The constant bombardment of the super-enlarged, computer-enhanced faces of advertising, the endless 'talking heads' of television and the ever-changing array of film stars' faces have reduced the face to a banal image. The dream of early film theorists that the 'giant severed heads' of the screen could reveal 'the soul of man' to the masses is long since dead. And yet the death of this dream opens up the possibility for a different view of the face on the screen. The aim of the book is to seize this opportunity to rethink the facial close-up in terms other than those associated with the humanist view of the face as 'mirror of the soul'. In doing so, the book proposes a dialectical reversal or about-face. It suggests that we focus our attention on the places in contemporary media where faces become unrecognisable, for nothing indicates the significance of the face more than the failure to recognize faces. Using Walter Benjamin's theory of the dialectical image as a critical tool, the book provides detailed studies of a wide range of media spectacles of faces becoming unrecognisable.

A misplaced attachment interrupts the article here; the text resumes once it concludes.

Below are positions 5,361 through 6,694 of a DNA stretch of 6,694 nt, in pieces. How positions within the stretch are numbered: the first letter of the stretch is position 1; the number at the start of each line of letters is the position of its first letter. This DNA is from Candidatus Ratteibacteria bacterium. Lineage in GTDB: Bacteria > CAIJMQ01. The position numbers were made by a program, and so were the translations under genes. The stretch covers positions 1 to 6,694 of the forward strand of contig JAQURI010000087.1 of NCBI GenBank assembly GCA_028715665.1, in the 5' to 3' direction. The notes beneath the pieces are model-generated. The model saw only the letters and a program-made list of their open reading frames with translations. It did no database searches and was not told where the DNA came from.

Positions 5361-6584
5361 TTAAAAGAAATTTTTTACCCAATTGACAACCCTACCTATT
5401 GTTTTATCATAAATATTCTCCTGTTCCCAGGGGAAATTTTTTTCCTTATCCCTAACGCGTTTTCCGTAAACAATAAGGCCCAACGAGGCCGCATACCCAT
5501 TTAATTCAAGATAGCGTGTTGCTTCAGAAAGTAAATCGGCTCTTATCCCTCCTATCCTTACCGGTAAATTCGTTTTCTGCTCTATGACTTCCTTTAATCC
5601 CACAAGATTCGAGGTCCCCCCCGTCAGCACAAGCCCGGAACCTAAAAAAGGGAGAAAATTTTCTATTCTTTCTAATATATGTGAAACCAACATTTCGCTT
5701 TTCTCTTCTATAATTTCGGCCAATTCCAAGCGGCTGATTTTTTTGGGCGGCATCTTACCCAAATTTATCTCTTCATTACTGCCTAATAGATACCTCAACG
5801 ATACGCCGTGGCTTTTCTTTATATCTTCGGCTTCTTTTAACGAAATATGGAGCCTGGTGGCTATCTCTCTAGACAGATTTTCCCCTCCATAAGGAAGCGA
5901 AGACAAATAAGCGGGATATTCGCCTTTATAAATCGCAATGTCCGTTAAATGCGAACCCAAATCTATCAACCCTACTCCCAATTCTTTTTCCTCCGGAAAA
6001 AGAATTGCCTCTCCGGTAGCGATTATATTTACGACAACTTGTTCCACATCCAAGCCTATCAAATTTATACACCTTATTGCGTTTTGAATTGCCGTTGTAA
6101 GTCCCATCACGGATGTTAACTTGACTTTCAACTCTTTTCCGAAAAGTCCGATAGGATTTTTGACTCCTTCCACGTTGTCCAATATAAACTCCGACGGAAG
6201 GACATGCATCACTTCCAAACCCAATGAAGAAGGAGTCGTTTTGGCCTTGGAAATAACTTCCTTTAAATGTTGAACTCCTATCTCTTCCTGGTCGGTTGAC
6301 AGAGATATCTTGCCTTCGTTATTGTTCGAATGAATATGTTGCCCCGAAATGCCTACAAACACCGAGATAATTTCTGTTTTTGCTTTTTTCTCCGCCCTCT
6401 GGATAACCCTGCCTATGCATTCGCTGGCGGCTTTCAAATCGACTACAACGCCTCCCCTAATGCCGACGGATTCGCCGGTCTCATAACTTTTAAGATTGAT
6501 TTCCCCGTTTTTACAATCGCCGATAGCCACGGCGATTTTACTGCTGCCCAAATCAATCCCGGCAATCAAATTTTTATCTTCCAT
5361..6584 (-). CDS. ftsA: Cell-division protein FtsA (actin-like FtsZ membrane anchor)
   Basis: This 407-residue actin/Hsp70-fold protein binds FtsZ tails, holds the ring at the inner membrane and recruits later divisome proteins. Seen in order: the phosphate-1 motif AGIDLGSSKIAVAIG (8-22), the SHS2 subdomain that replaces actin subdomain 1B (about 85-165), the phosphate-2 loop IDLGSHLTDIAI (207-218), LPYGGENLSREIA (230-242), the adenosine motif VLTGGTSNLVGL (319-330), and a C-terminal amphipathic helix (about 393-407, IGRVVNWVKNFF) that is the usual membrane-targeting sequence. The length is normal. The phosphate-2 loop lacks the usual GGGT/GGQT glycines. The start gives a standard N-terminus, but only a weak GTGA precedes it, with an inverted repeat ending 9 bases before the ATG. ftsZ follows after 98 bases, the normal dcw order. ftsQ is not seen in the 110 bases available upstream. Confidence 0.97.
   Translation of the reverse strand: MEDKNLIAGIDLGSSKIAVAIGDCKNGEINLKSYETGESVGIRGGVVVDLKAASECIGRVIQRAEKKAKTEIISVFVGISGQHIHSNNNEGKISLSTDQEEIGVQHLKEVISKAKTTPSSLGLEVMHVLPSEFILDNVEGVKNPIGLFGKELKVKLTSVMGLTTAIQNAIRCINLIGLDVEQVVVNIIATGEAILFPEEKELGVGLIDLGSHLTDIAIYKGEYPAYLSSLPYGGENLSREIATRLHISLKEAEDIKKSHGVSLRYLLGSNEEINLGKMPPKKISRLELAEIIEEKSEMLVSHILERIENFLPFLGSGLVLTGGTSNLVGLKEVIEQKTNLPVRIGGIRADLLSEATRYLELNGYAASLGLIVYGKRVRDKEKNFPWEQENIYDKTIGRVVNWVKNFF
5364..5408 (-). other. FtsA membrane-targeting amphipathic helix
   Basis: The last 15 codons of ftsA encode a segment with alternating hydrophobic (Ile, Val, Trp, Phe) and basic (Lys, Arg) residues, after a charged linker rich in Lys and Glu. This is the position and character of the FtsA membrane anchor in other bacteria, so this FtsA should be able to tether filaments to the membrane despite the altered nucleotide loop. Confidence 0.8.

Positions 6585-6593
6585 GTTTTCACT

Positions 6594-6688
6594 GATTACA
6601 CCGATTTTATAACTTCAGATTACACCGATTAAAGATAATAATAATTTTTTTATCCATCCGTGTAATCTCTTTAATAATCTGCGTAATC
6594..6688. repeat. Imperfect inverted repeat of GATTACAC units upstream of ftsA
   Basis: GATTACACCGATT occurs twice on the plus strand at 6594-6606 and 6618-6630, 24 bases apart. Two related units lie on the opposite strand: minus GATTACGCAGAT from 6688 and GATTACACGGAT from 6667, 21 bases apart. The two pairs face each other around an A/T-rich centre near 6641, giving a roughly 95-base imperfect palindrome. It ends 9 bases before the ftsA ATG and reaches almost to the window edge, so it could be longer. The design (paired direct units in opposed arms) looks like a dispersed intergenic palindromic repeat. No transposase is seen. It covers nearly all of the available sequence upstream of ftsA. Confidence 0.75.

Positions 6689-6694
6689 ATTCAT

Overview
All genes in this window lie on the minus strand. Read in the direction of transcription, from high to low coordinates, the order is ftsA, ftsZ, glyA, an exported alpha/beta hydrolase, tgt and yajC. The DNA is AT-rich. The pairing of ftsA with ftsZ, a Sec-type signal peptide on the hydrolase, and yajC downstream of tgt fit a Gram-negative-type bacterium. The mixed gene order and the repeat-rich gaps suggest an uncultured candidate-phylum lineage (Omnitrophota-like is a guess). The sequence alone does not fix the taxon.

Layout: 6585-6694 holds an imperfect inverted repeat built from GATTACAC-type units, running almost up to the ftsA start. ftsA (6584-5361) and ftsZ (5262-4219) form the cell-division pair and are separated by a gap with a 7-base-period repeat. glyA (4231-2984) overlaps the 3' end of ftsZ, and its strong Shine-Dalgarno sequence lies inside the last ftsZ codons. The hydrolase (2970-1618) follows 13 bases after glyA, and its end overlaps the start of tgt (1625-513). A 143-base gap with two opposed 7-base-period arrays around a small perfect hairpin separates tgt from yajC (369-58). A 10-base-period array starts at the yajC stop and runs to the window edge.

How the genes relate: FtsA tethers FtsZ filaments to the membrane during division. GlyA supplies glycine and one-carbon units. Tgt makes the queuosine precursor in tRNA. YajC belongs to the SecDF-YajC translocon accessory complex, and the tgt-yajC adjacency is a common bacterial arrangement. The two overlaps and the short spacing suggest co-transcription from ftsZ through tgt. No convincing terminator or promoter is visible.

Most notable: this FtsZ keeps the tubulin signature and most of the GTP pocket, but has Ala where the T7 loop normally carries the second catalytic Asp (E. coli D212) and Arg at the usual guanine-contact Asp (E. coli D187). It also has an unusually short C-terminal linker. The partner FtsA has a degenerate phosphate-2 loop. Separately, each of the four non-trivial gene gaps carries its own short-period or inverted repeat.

It examines the mode of recognition enabled by these faces as a shock experience that can open our eye
Buy Face on the Screen book by Therese Davis from Australia's Online Bookstore, Boomerang Books.
(230mm x 174mm x 13mm)
Publisher: Intellect Books
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Author Biography - Therese Davis
Therese Davis is a lecturer of film and cultural studies at the University of Newcastle in Australia.